You may have said something else in that last, good talk with your priest which made him feel the desire to back off a bit.
Something that made him feel like you might cause him a problem in the future (or, “fill in the blank”).

I have had a similar problem with a couple of Religious over the years.
I recommend that you send this priest a letter.
In that letter, you could fully explain your situation, AND tell him how you feel about things.
One of these things is, you want to feel close to him, like the Good Old Days.
Both of the Religious I wrote to, responded with returning to our closer relationship.
It may also work for you. And, if if it DOES work, then you BOTH will Win.

A picture MIGHT be worth 1000 words, but 1000 words can do a whole lot of explaining, and heal this situation.

I read through these posts, and was thinking about attachments.

My pastor told me that he could be talking with someone in the parking lot, and then without realizing it, he is now in some kind of transference relationship with that person.

I am not referring this to anyone on this thread. But for alot of Catholics, it has been a fallout with the priest in the parish that made them leave, not anything doctrinally, or may be some clique that appeared to have to much sway on things with the perceived unequivocal support of the pastor.

This is rather a touchy subject. And I have been guilty myself in putting priests on pedestals. I have met a number of wonderful priests, but then they aren’t so great after I got to know them better, and could see later on, I then began to have unrealistic expectations of them. And they don’t want to be on pedestals because that is reserved for Christ alone, besides being put on a pedestal will put them in the position of bringing disappointment to their admirers later on, and then they will know some of these same parishioners will be mad at them for some thing.

I know someone who became a formal minister in a parish some time ago, and came to that position because of the pastor who greatly inspired him. When the pastor needed to reach out to new people and develop new relationships with them, the parish worker was hurt and displaced, and complained about him. I am sure the pastor could sense that.

The big key in becoming Catholic and remaining Catholic is Christ and to see what is in your parish that is also drawing you closer to Him.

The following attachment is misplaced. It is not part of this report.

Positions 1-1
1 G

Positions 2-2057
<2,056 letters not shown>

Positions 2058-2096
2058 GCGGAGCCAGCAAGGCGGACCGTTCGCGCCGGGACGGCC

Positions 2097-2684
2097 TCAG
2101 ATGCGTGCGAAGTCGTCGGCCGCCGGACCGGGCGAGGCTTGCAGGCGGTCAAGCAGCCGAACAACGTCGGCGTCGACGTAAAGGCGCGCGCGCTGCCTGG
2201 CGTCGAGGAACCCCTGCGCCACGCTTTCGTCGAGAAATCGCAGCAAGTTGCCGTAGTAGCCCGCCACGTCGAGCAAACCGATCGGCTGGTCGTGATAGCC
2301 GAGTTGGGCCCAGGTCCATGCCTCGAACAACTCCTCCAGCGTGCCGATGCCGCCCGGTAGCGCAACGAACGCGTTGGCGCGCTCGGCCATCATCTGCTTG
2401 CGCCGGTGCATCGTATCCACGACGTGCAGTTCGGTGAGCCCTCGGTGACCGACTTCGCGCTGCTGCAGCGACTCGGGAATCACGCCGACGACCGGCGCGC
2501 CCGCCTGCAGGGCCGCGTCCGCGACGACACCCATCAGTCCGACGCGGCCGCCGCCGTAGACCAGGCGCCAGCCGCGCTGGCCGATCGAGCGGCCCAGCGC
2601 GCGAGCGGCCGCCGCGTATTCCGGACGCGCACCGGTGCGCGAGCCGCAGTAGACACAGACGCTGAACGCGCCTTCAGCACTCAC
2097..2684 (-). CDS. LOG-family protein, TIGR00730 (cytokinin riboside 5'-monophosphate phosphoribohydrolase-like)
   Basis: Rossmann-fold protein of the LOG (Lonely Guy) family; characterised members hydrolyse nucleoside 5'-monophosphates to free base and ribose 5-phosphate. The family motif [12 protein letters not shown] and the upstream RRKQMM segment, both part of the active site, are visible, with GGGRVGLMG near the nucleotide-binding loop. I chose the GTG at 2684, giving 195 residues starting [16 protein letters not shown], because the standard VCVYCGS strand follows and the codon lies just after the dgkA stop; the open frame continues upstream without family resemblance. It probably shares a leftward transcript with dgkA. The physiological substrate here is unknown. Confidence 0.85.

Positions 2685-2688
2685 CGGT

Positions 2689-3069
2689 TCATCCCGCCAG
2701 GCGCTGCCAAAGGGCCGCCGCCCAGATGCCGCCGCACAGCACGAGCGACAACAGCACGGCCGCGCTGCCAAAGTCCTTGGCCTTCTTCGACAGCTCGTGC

Rather than writing anything…because it will come across as more attachment or focusing a little too much on the priest, I would just let it go. I think people who enter RCIA hear alot of great teachings and stories…but you really have to keep turning to prayer and your own prayer life with Christ, of which I am sure, from the sounds of it, your priest has.

Let it go, don’t worry about it, and give him his space and lighten up and enjoy your journey into the Church. In time things will work out. Keep your focus on Christ.

You do not say if you are male or female. If female, your personal questions and obvious interest in him as your priest may have unsettled him. Priests are trained to ensure that they cause no scandal and that relationships with women are kept professional. You may have inadvertently instigated this defense behaviour in your good priest.
I would maintain the same reserve as he is showing so as to reassure him.

I was going to ask exactly what Petaro asked. If you’re a female you might not understand the situation from his perspective.

A man in the situation of a priest has to be beyond careful to avoid any connection that might appear or lead to “complications.” A lot of men who are going into counseling or relational type positions are actually explicitly told this. Billy Graham, for example, I’ve heard, used to require a male assistant at every speaking engagement and two hotel rooms. Anything delivered to him was first given to the male assistant, who would then bring it over to Mr. Graham after the delivery person had left. Without meaning to ascribe to a doctrine of the invisible church, these types of activities are necessary for men to preserve the dignity of The Church and our own reputations. When I taught CCD the admonitions to “never be alone with a child” are as much for the teachers’ protection as the students.

Priests are in a very unique and desperate situation. They have to be in intimate situations with women who are divulging secrets, desires, temptations, etc. Therapists have many of the same issues.